Transgender and intersex rights pave the way for LGBTQ progress in Europe

Transgender and intersex rights pave the way for LGBTQ progress in Europe
Credit: Newtown Graffiti/Flickr

Despite intense anti-LGBTQ attacks in several countries, equality is still advancing across Europe, as shown by the annual Rainbow Map and Index by Europe’s leading LGBTQ organisation (ILGA-Europe) published on Thursday.

Whilst public discourse is becoming increasingly polarised and violent, particularly towards trans people, political determination to advance LGBTQ rights is paying off: the largest gains on the map are for countries that introduced legal gender recognition using a self-determination model.

"As powerfully evidenced in this year’s Rainbow Map, the rise of anti-LGBTQ rhetoric from anti-democratic forces, particularly instrumentalising false anti-trans narratives, is being fought back by politicians in Europe who have the courage to make a stand for the fundamental human rights and equality of every citizen," said ILGA-Europe’s Executive Director Evelyne Paradis.

The map – which ranks the various laws and policies for LGBTQ people across 49 European countries – highlights the fact that progress for LGBTQ people is still possible, and it is more important now than ever for leaders to continue fighting against attacks on democracy, she stressed.

Recognising gender identity

"We commend those politicians who have taken the stance that needs to be taken for the good of everyone in our society, and we encourage more to step up to the plate as democracy and human rights are under threat from the far-right across Europe."

Over the past year, bans on intersex genital mutilation are also bringing countries up in the ranking. Spain, for example, jumped up by six places to fourth place with its introduction of legal gender recognition with self-determination, alongside a ban on intersex genital mutilation. Finland moved up into the top ten, also by six places and also with legal gender recognition based on self-determination. Greece, with its ban on intersex genital mutilation, has also moved up by four places.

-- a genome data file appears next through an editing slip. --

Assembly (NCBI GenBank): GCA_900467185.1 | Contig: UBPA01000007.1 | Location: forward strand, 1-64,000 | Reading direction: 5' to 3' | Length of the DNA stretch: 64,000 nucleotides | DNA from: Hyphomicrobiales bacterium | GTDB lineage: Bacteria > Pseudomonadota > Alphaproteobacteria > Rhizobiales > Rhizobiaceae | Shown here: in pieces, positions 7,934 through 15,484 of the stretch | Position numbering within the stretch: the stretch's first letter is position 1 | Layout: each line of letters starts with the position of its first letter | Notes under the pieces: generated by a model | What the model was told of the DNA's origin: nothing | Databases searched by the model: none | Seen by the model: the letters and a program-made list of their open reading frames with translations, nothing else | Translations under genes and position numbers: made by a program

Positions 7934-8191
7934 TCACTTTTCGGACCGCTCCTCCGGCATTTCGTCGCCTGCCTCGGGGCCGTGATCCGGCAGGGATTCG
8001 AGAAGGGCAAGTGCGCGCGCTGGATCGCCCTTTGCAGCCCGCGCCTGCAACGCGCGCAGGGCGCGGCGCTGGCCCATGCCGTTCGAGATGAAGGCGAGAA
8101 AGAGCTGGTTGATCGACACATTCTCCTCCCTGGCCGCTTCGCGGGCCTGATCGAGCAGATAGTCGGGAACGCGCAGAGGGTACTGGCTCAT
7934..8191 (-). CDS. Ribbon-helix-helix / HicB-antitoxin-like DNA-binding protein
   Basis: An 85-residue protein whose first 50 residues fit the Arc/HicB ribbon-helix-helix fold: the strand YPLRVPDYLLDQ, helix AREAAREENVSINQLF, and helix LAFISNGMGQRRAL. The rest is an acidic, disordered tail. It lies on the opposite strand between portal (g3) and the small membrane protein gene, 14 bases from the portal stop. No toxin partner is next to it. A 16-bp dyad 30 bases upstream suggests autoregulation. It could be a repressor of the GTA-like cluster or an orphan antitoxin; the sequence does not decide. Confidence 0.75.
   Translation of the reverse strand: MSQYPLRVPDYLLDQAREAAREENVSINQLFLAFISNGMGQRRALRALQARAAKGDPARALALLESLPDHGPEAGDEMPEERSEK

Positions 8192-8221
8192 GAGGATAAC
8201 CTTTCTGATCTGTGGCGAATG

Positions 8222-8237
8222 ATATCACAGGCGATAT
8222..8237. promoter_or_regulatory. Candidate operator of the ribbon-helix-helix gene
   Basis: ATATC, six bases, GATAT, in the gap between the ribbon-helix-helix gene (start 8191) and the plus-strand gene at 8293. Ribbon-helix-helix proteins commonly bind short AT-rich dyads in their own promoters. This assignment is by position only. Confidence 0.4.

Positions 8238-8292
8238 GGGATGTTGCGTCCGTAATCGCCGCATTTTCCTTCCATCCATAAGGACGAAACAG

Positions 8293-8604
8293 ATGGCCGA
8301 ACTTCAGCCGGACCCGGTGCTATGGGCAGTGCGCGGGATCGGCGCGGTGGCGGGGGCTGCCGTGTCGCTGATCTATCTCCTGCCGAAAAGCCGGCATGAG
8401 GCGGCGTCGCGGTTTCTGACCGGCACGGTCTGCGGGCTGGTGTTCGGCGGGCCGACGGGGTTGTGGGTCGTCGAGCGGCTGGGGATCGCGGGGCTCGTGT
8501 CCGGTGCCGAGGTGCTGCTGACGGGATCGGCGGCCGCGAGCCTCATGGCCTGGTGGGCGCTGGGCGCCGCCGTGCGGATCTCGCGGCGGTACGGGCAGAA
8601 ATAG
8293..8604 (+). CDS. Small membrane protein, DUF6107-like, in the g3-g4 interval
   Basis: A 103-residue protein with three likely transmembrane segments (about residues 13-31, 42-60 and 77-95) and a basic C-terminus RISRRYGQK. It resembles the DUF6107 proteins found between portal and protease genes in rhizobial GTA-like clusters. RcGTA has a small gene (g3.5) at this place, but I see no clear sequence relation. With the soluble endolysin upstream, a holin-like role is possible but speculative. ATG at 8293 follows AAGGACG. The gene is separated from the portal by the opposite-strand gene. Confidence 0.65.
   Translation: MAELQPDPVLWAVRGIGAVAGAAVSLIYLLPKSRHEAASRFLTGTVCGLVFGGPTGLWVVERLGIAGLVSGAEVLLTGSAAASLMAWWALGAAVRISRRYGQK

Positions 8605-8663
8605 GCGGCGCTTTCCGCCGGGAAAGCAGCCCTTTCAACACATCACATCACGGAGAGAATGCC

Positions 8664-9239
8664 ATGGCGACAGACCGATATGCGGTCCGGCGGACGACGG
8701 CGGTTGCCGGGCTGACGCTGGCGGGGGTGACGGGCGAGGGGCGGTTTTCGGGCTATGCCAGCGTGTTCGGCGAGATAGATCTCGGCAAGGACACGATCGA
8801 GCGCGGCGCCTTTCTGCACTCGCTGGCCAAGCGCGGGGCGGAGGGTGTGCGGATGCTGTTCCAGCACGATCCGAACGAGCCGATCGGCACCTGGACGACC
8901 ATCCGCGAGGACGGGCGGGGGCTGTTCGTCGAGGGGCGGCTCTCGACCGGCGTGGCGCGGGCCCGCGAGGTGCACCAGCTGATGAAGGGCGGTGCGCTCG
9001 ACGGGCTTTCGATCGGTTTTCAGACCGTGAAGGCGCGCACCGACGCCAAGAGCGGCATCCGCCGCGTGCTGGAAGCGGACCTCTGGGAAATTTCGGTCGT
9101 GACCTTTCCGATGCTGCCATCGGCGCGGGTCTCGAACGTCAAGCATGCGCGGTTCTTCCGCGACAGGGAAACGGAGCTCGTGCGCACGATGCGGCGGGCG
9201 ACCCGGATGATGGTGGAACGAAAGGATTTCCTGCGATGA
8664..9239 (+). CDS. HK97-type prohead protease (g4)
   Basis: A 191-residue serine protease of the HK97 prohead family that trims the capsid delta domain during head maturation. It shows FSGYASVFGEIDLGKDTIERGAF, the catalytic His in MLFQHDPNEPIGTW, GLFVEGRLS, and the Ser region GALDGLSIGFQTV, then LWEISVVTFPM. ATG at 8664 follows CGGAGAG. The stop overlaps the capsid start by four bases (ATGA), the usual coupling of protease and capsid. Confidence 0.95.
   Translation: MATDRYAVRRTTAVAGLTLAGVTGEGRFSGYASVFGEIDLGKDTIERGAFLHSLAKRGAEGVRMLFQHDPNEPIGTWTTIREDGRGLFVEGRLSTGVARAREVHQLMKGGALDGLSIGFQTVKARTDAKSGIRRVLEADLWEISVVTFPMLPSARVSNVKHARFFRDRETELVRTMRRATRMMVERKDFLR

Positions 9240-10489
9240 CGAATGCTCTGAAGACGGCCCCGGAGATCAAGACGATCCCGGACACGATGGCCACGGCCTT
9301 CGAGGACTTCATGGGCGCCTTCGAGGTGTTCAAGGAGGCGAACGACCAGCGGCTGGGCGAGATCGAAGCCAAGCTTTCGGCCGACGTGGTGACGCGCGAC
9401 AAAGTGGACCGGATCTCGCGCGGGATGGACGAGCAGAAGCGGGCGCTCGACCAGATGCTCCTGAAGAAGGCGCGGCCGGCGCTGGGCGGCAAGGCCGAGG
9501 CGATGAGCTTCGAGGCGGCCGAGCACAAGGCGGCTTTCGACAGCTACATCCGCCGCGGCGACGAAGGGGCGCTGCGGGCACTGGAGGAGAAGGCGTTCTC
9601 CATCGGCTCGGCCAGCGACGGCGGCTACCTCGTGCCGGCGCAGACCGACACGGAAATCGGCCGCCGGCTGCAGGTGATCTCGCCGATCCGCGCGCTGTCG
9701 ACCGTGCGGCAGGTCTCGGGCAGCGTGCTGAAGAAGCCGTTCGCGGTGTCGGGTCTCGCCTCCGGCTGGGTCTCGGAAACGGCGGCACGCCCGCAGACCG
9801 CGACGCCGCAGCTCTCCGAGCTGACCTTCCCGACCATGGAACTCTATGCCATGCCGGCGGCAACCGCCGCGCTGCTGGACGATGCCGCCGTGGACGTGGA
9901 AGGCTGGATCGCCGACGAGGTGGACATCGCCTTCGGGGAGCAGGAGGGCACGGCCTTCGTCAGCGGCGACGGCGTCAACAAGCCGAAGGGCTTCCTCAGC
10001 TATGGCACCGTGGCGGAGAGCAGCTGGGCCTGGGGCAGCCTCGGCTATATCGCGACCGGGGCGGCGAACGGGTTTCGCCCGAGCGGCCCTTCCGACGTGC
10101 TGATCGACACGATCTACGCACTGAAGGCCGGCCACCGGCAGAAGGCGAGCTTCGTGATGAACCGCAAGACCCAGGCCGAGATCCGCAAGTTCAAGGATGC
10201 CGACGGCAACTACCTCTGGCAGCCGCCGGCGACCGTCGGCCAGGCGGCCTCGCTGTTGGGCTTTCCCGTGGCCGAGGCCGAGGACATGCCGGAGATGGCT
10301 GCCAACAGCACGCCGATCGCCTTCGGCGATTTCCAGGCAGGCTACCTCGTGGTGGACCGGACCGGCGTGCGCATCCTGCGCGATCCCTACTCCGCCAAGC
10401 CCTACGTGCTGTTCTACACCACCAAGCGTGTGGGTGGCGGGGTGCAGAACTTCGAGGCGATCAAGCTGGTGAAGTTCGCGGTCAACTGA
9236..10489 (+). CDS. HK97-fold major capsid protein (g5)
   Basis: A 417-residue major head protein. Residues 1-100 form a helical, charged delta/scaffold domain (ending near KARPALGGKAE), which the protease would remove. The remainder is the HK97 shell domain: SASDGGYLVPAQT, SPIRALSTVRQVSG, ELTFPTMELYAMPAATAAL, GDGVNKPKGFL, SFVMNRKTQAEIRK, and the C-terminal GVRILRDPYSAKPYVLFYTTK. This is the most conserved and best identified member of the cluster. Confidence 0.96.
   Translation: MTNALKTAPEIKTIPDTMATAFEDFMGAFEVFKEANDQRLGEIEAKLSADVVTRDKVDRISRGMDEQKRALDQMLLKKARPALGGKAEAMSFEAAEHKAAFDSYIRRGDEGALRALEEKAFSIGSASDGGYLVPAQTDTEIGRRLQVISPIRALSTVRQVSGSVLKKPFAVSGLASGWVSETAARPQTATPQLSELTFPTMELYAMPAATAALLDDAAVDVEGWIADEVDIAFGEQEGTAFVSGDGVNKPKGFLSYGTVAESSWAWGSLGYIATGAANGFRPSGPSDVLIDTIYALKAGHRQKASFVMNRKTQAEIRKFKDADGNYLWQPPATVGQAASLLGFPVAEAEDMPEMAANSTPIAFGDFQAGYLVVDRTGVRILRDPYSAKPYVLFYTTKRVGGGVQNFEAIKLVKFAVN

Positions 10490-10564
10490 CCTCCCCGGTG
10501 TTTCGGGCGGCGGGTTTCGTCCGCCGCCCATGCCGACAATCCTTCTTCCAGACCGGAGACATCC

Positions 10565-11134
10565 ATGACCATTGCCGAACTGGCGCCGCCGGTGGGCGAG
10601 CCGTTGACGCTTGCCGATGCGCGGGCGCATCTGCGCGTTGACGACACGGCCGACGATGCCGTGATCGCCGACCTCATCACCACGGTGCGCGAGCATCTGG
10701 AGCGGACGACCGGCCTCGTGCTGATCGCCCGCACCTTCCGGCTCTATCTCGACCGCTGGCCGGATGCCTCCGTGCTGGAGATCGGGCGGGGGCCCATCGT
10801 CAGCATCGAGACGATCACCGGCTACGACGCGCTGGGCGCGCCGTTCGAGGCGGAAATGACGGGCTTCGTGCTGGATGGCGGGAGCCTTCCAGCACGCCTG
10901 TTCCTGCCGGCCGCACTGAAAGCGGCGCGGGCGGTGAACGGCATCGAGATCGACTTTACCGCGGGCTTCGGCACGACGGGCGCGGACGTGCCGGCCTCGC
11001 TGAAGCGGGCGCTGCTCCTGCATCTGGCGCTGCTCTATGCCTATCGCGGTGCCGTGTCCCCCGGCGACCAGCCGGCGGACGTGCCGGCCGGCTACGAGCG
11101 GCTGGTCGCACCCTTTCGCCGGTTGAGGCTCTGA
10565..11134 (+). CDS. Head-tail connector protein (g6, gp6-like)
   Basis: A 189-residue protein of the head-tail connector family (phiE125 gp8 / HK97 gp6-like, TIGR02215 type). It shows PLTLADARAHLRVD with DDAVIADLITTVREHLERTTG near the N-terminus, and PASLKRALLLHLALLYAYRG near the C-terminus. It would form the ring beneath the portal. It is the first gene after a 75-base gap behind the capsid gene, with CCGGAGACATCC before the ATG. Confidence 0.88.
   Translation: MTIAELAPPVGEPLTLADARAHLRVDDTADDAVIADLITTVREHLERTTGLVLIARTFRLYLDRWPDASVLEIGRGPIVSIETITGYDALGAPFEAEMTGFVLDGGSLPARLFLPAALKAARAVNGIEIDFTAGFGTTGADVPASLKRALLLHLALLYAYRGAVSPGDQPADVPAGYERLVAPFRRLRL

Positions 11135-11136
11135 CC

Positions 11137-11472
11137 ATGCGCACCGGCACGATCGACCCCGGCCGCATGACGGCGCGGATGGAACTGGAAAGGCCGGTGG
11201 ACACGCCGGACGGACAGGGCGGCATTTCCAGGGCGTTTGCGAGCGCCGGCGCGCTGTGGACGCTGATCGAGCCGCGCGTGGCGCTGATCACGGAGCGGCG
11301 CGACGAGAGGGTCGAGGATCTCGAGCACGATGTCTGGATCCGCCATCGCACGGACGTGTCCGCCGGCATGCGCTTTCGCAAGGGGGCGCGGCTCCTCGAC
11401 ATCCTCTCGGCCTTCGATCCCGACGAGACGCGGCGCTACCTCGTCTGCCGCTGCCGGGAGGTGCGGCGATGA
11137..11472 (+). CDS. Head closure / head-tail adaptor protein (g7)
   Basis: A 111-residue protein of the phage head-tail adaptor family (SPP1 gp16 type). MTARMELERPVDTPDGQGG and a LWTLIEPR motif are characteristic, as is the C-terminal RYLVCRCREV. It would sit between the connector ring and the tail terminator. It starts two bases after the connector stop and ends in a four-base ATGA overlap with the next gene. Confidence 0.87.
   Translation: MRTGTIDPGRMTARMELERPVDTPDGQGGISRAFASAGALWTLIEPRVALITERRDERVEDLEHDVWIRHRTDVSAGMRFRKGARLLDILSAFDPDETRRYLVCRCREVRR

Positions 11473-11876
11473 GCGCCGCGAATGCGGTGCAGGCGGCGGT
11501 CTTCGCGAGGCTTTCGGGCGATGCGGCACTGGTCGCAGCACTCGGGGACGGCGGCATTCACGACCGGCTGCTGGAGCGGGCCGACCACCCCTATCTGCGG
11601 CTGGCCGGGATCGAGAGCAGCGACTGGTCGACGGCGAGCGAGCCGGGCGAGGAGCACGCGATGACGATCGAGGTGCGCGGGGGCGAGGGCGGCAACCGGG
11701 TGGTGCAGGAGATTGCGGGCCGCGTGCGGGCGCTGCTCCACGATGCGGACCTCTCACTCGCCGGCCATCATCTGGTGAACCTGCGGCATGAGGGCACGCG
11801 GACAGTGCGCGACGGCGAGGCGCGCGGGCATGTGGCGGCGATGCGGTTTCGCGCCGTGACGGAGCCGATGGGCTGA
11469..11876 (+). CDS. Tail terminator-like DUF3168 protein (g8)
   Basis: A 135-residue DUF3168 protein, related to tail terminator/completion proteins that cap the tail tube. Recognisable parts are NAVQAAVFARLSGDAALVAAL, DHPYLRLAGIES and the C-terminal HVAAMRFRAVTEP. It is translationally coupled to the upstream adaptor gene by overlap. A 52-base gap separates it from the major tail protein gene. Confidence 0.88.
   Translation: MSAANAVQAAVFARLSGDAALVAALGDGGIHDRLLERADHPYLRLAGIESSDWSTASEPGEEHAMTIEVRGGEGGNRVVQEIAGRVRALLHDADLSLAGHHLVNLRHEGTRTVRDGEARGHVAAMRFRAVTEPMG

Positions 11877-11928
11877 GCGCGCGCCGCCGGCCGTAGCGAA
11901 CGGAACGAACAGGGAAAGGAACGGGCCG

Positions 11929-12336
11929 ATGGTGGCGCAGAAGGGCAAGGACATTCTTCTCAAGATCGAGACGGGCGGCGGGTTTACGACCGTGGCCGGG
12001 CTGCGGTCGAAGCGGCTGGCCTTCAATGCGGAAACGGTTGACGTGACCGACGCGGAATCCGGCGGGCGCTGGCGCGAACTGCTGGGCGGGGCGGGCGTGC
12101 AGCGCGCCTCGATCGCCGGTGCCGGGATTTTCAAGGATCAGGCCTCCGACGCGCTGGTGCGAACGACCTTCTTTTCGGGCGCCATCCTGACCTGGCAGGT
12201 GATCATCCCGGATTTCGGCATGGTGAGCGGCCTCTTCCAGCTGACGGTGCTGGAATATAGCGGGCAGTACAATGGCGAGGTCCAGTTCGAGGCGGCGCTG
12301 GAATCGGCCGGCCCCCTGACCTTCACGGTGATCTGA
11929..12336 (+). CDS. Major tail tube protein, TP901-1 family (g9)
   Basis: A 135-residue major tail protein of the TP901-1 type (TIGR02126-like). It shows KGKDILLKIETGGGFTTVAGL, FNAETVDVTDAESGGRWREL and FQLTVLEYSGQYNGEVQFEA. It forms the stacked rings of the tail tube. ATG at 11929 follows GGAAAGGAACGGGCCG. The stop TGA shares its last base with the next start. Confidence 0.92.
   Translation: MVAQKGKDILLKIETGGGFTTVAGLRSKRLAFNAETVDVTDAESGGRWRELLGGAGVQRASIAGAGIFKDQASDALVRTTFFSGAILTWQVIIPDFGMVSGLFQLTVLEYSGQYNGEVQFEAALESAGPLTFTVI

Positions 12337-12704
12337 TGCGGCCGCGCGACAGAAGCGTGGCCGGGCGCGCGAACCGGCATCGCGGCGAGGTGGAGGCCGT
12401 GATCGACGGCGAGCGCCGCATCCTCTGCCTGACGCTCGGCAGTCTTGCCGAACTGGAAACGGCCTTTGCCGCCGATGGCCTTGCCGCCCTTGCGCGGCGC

Gender identity and sex characteristics are now included in anti-discrimination and/or hate crime legislation in Belgium, Iceland and Moldova, moving these countries up in the chart alongside Spain.

These advancements in legislation recognising gender identity mark a major shift forward this year, but progress is also being made elsewhere. Moldova, for example, has jumped up 14 places because sexual orientation and gender identity have been positively included in legislation covering employment, education, provision of goods and services, health, hate crime and hate speech.

Slovenia and Switzerland switched places: both countries introduced same-sex marriage and joint adoption, but Switzerland also allows medically-assisted insemination for couples. Croatia, too, moved up one spot by introducing adoption for same-sex couples.

"Governments, but also other political actors and institutions can and have been making a positive difference this year. A lot of progress relies on the Courts, for instance, at local, national and European level," said Advocacy Director at ILGA-Europe Katrin Hugendubel.

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Despite Poland remaining the lowest-ranking country in the EU at 43rd place, the country gained points in the index this year because the courts ruled that no surgical interventions were needed for legal gender recognition. The equality body also extended its work to include intersex people.

"In a very hostile global climate, we are seeing different stakeholders coming together and weighing in more actively for LGBTQ rights, which is crucial to counter the pushback," she said.

That pushback can also be seen in the challenge to freedom of assembly amid the rise of anti-democratic forces. Markedly, Turkey remains one of the lowest-ranking European countries for LGBTQ rights after another year of crack-downs on Pride gatherings.

Serbia also went down three places after hosting a seriously compromised EuroPride march after last-minute attempts by the Serbian President and Minister of the Interior to ban the event.

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